Seeing eye to eye

Instead of each student facing front, working each problem on their own, students will sit in teams, facing one another, and will work through problems first together (called a “team huddle”) then on their own, checking back to see if everyone in the team found the same answer.

The teams are important for building a cooperative learning environment.  

“Research has shown that using cooperative learning in the classroom has positive effects in more than just academic achievement,” according to Success for All’s literature.  “When students work together toward a common goal, academic work becomes valued by peers.”

The team model helps motivate students to help one another learn, take responsibility for their own learning, translate the teacher’s language into “kid talk” for one another, learn to see situations from another’s point of view, justify their own viewpoint and analyze ideas, and have fun learning.  

In addition to individual assessment, teachers also grade teams on participation, and monitor to make sure each team member is taking part in both learning and teaching.  

“One of the reasons the team approach is so important is because students retain 95 percent of what they teach someone else,” said Hartz.  “Compare that to the 50 percent retained when a student is merely taught a lesson.”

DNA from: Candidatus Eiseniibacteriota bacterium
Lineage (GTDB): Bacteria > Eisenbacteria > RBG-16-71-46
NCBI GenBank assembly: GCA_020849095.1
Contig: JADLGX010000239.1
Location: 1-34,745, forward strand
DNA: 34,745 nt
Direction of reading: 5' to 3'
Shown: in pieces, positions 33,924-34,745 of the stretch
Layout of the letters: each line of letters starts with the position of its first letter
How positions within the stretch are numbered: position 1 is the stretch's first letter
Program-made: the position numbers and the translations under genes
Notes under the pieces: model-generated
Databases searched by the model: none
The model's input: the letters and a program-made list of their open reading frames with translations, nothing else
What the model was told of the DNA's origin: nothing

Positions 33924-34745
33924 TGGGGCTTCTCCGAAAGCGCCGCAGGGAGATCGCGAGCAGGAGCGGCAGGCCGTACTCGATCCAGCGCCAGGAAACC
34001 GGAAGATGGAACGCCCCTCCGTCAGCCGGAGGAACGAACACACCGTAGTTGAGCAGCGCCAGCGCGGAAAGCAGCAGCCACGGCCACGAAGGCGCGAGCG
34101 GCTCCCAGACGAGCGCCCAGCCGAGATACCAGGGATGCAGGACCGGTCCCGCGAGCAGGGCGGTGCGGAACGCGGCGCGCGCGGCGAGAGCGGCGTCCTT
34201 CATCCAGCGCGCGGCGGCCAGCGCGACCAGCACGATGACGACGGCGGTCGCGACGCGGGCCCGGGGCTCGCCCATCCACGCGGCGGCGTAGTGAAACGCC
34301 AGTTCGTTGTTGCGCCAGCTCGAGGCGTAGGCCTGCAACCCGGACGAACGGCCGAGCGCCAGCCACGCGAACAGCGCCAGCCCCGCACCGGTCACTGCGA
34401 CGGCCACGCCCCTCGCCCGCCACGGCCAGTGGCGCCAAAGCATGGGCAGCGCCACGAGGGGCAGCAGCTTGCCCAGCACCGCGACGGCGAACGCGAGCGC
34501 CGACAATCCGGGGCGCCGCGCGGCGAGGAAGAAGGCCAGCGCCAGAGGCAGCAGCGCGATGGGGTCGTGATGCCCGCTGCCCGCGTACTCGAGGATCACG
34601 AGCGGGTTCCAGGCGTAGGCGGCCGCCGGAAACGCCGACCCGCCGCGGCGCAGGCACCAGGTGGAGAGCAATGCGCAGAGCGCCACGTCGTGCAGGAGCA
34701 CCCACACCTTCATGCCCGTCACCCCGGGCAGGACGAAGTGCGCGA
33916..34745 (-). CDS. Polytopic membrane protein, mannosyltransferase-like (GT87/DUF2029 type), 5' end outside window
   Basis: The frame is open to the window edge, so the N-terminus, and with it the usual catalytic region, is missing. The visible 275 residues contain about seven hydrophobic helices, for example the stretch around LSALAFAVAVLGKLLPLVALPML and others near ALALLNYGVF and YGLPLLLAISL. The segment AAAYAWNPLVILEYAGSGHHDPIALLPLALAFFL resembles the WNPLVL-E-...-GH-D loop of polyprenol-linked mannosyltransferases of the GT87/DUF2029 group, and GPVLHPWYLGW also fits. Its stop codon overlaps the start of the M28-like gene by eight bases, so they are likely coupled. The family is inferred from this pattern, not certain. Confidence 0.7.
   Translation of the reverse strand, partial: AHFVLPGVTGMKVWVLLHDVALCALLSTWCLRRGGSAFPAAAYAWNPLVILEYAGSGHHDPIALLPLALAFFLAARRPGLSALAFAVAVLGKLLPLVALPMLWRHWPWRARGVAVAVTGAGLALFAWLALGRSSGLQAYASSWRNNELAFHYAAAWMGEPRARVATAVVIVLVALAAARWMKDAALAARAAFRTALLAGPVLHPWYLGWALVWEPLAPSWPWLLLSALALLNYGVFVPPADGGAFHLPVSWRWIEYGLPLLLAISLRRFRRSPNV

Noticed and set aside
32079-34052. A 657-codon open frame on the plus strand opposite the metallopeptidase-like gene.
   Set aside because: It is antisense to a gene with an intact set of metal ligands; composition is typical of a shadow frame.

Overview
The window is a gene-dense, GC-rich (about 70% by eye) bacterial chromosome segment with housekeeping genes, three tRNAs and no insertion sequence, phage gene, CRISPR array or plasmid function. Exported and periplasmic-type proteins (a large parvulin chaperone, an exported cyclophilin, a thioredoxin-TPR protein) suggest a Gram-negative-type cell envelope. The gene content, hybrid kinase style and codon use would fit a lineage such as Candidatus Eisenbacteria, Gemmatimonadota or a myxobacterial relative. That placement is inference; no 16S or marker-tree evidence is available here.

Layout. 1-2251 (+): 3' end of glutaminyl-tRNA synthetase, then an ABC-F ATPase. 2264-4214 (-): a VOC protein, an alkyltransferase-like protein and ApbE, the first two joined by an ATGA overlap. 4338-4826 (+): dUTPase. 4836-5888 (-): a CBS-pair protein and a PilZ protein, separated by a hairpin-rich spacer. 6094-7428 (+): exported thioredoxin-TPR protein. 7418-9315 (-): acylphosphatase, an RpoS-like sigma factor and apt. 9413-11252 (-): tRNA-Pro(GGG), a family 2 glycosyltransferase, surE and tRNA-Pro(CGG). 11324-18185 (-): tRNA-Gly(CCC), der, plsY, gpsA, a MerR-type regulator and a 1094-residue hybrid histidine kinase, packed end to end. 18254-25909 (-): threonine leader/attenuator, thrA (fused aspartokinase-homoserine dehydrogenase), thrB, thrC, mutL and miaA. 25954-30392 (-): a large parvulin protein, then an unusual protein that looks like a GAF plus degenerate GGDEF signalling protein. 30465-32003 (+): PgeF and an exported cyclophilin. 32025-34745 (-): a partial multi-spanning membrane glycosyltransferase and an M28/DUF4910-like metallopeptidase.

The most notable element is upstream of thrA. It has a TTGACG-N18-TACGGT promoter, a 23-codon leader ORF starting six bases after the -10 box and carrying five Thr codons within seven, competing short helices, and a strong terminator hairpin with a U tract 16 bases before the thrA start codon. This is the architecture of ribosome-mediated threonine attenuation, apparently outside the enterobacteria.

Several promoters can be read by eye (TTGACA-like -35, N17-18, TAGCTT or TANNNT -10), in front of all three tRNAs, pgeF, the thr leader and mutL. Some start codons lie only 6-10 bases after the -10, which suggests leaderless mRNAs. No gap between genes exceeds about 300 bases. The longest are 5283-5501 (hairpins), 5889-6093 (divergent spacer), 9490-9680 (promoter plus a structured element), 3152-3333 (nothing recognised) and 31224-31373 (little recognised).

Side effects

According to Success for All, in addition to academic achievement that Power Teaching produces, there are some interesting side effects that have little to do with the subject matter.  

Teachers are encouraged to thoughtfully select teams, keeping an eye towards complementing student’s characteristics and abilities.  The goal is to make each team of four or five as heterogeneous as possible.  

“Teachers need to keep in mind each student’s abilities, ethnicity, gender, level of motivation, personality, language ability,  and other factors when forming teams,” Hartz said. “Varying levels of past performance is needed so students can teach and learn from one another.”  

The teams stay together for four to eight weeks at a time so they can build trust in one another.  At the end of the period, teachers are encouraged to have a good-bye ceremony before moving students into new teams, which is also necessary so they can learn to work with more types of people.  

All of this results in positive effects on interethnic relationships, development of English proficiency, acceptance of mainstreamed academically handicapped students, self-esteem, attitudes toward other students and attitudes toward school and teachers, which has played out in Power Teaching classrooms for the past 25 years, Hartz said.  

John Popp, USD 428 curriculum director, is pleased with the program at the middle school and is excited to bring the same to the high school.

“We wanted to get it in place before next year because middle school students are already being immersed in it this year, so as they enter high school, it will give continuity to the program,” he said.

If the high school does as well as the middle school, parents may cease hearing the popular refrain, “I hate math”.